|The surname Mead and its variants Meade and Mede first appear in the
mid 13th century when John ate Mede is mentioned in the Essex fine
court rolls. It is possible that the name existed before then, but very
few records survive from that time.|
Surnames did not become
hereditary for all levels of society until the early 14th century.
Before then Mede was just a descriptive name indicating someone who
lived by a meadow or mead. At the same time in the early records there
were people called de prato (Norman French) or ad Pratum (Latin), the
equivalent of atte Mede. These descriptive names are similar in usage
to faber (the Latin for a smith) or filio Ricardi (Richard's son).
Faber, Smith and Richardson, like Mead and Meade have survived to the
From around 1300 there are indications that
Mede was being used as a surname in the sense we know today and had
become hereditary. The name was becoming established in Somerset and
the counties around London, especially Essex, Hertfordshire and
Buckinghamshire. This pattern remained little changed until the late
Some families can be traced for several
generations to the 14th and 15th centuries, but are not necessarily
related to each other. The name has also been adopted as an anglicised
form of some foreign surnames. The surname Mead has therefore
originated independently in different locations producing several
unrelated families with the same or similar surnames.
Meads of Essex can be traced back to a number of different origins
outside the county. The earliest recorded influx came from Bristol in
the late 15th century, but there are other later moves into the county
from Bedfordshire and Hertfordshire.
Charlie Mead, 2009.
|“(origin: Local) A meadow, a tract
of low land; the sense is, extended or flat, depressed land.”|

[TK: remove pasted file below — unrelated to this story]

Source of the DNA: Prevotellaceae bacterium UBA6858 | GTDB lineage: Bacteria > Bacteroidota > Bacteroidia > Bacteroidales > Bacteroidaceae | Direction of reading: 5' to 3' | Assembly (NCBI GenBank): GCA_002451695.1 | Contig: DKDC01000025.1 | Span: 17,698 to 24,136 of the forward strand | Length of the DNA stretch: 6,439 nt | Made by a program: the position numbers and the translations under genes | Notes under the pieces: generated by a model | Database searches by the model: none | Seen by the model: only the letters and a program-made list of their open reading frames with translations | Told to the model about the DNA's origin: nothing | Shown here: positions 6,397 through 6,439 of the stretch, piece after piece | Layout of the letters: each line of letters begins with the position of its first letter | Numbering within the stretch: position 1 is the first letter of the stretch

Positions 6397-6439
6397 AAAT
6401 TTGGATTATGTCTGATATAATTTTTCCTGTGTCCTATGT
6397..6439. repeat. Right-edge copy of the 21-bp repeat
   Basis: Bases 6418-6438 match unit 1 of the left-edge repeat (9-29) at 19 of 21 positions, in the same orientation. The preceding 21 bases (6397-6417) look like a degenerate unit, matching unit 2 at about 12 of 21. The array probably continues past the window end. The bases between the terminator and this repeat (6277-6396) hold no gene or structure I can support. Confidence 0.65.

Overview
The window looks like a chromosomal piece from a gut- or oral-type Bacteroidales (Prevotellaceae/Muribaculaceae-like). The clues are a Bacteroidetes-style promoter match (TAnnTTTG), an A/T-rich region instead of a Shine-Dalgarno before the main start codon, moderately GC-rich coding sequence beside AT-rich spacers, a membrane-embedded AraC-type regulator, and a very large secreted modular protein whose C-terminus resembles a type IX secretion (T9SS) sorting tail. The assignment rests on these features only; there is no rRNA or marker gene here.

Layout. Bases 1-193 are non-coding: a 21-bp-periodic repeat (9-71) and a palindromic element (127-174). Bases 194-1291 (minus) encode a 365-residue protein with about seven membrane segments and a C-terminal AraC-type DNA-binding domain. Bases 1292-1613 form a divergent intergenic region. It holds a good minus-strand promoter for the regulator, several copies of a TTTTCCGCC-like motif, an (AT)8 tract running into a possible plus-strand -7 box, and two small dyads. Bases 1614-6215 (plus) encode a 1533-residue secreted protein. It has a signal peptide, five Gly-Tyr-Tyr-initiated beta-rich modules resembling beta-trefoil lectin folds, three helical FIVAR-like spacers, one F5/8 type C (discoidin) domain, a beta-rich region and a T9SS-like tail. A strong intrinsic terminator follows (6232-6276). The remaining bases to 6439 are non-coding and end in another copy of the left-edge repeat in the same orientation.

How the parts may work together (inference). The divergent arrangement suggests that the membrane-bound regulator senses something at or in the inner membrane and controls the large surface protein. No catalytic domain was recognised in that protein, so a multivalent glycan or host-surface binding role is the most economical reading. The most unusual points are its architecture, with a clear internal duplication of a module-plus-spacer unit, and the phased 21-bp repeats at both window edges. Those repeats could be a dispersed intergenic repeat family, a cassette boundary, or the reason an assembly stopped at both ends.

Etymological Dictionary of Family and Christian Names With an Essay on their
Derivation and Import,
name for someone who lived by a meadow, from Middle English mede ‘meadow’ (Old English m?d).
- “2. metonymic
occupational name for a brewer or seller of mead (Old English meodu), an
alcoholic beverage made by fermenting honey.”
Dictionary of American
Family Names, Oxford
University Press, 2003
interesting name, with variant spellings Meade, Mead, Meads and Mede,
has two distinct possible origins, the first and most likely being an
English topographical name from residence, in or by a meadow. the
derivation in this case is from the old English pre 7th Century “moed”,
(Medieval English “mede”), a meadow and John Atemede, witness - the
1248 “Fine Court Rolls of Essex” is the earliest recorded namebearer.
Other early recordings include: Nicholas atte Mede, (Somerset 1307);
Richard in the Mede (Surrey, 1332); Willelmus del Mede, (Yorkshire,
1379) and John Mede, (Kent, 1454). The second possibility is that the
name originated as a metonymic occupational name for a brewer or seller
of “Mead”, a fermented beverage made from honey and water, often with
spices added, the derivation being from the old English “meodu”, mead.
A famous namebearer was Richard Mead (1673–1754), physician to Sir
Isaac Newton and Sir Robert Walpole as well as King George 1st and King
George II. The first recorded spelling of the family name is shown to
be that of Richard Mede, which was dated 1190, “The Pipe Rolls of
Warwickshire”, during the reign of King Richard 1st, “Richard of
Bordeaux”, 1189–1199. Surnames became necessary when governments
introduced personal taxation. In England this was known as Poll Tax.
Throughout the centuries, surnames in every country have continued to
“develop” often leading to astonishing variants of the original spelling
Source: Name Origin Research, www.surnamedb.com.